You think we have problems

Share on Facebook
Share on Twitter
Share on

Italy is nice. I am in Italy. So things are good, right? Well, not for the kids here.

Look, I am no flogger of things Italian. I spent the first six years of my adult life here, and the people are great, the food is good, and above all they adore children. All things that rank high in my book of the necessities of life.

Well, my pals and I all have school aged kids now, and as boring parents will do, after we tease them, turn them upside down and get them to try wine and too many sweets, we sit around discussing them. Eventually, we center our talk on the schools we entrust them to.

Two of my friends are high school teachers (one has a PhD in physics, the other a masters from an American university in English). Yes, jobs are hard to come by. They did the impossible by not giving me a word edgewise for half an hour, as they talked about how their schools essentially shut down for 7-10 days each year “taken over” by the students. There is no sense of authority, no direction from the top, and each, at 10 years into the profession, speaks about burn-out.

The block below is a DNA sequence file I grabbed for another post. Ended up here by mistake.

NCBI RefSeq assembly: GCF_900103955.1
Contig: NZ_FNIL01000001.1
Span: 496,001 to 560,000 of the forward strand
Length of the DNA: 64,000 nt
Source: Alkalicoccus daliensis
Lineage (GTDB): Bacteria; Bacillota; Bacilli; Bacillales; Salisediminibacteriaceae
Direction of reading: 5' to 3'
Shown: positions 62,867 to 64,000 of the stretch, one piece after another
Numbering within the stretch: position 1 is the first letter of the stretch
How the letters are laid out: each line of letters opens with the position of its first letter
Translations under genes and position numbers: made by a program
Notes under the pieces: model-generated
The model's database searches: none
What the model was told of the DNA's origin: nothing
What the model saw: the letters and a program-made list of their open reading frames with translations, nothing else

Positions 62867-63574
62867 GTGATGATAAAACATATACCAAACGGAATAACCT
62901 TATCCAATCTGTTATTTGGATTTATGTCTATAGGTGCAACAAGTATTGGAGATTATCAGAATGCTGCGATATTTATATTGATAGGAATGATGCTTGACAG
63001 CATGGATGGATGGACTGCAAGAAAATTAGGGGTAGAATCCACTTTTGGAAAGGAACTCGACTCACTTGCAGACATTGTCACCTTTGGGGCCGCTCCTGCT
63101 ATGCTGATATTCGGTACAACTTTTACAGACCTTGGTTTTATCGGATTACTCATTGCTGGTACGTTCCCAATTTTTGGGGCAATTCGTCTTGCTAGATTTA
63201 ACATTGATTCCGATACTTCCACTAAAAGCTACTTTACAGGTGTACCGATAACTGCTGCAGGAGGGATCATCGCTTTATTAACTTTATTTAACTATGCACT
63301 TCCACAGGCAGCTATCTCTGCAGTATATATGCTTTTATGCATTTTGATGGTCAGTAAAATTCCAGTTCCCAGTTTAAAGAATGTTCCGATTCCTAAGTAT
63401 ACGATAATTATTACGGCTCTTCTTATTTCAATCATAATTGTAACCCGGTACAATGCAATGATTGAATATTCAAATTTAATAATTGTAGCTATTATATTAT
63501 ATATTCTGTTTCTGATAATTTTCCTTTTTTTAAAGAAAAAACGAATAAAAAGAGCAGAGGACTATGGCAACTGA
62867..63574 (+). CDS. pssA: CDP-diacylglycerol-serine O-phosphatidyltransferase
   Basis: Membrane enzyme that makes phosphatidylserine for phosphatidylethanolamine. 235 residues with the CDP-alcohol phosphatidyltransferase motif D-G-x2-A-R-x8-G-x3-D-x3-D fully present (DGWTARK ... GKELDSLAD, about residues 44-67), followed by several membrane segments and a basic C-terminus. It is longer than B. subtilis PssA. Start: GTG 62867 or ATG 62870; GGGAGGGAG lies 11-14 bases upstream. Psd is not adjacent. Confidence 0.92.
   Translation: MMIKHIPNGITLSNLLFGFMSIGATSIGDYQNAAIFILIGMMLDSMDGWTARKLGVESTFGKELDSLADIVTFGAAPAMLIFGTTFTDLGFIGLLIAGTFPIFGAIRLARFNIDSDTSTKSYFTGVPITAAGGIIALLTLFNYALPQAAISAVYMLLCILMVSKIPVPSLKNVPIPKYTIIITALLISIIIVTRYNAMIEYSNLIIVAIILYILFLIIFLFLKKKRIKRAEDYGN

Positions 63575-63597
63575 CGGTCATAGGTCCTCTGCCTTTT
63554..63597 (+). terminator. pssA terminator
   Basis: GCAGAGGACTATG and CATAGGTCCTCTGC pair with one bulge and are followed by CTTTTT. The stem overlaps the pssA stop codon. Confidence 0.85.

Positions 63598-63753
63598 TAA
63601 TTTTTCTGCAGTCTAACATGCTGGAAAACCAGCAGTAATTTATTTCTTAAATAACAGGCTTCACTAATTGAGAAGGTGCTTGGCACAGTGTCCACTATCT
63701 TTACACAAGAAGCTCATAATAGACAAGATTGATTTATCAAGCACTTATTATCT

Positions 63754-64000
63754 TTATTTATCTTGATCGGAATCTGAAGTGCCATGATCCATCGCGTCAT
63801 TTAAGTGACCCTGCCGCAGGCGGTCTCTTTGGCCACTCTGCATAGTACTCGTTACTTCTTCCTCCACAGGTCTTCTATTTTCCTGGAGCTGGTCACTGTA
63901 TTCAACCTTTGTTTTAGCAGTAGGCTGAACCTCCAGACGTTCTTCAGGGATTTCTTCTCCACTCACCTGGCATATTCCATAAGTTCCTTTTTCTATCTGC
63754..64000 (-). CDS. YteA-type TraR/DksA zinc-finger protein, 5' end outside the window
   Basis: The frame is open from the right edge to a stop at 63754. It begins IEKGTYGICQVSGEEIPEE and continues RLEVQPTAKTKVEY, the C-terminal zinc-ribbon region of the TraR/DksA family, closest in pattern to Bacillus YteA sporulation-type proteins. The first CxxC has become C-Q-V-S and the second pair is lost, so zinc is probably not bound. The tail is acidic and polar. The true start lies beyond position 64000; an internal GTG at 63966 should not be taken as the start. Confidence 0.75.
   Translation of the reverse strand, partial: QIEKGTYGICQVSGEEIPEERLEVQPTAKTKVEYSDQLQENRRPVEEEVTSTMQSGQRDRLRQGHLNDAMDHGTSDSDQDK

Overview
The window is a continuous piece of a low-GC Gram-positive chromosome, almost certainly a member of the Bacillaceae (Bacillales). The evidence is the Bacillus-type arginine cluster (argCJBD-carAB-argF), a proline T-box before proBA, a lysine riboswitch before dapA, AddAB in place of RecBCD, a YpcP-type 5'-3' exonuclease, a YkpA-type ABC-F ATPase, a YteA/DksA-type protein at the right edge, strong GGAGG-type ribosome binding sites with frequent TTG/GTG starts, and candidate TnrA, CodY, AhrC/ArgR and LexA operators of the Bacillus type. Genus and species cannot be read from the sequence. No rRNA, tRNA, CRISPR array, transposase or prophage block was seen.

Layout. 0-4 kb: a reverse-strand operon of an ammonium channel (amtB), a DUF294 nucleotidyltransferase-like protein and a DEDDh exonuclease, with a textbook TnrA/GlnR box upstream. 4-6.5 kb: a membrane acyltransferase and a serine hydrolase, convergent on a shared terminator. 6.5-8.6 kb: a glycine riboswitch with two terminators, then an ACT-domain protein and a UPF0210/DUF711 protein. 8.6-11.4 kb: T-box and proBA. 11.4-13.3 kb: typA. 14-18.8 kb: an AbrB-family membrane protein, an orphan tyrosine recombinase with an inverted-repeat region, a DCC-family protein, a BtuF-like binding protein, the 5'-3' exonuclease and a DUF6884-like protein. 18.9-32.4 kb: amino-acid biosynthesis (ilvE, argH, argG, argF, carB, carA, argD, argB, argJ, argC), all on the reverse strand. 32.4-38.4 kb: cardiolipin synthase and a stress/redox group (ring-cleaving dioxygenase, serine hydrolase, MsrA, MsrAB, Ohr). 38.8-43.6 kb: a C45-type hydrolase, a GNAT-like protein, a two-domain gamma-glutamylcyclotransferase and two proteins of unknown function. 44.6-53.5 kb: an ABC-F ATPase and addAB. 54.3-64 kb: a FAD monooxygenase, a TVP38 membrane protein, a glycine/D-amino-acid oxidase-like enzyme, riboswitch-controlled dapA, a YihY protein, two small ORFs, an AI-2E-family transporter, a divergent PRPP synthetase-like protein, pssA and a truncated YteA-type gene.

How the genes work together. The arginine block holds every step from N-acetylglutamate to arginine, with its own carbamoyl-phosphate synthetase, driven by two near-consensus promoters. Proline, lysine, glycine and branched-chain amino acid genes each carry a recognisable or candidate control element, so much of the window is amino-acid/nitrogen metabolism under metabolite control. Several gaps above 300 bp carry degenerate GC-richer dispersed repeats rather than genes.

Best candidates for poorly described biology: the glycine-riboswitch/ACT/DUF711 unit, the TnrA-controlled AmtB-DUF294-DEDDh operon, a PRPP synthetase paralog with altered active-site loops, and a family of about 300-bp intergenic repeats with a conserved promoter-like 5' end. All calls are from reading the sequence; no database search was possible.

Two other friends are parents at the Mamiani high school (Mamiani one of the Italian nation’s founders, like calling a school the McHenry school). They note that the takeover of their school was abetted by parents, who did not think it was a bad idea. After all, they were in high school during the Years of Lead (sort of Italy’s 68 generation just a decade later) and they did the same thing. Today, seeing their children “struggling” against the establishment makes them feel a soft and warm sort of nostalgia.

Protest in the 70s I get. An impending sense of fascism at the door, the Red Brigades, chaos and fighting in the streets, the assassination of a PM. Now, well, the kids are kind of upset that they can’t eat potato chips in the classroom. A television program has been set at Mamiani High, just in case you’re interested in stretching your tongue a bit.

My friends, we have enormous problems in Massachusetts, with dropout rates and insufficient focus on basic literacy. But after hearing of the continued slide in Italian schools, I have to say that we are thinking more boldly, more concretely about what needs to be done. Let’s keep our eyes on the prize as this week of education reform debates begins. If the House and Conference pass the test before them over the next two weeks, we will make a big dent in our remaining challenges.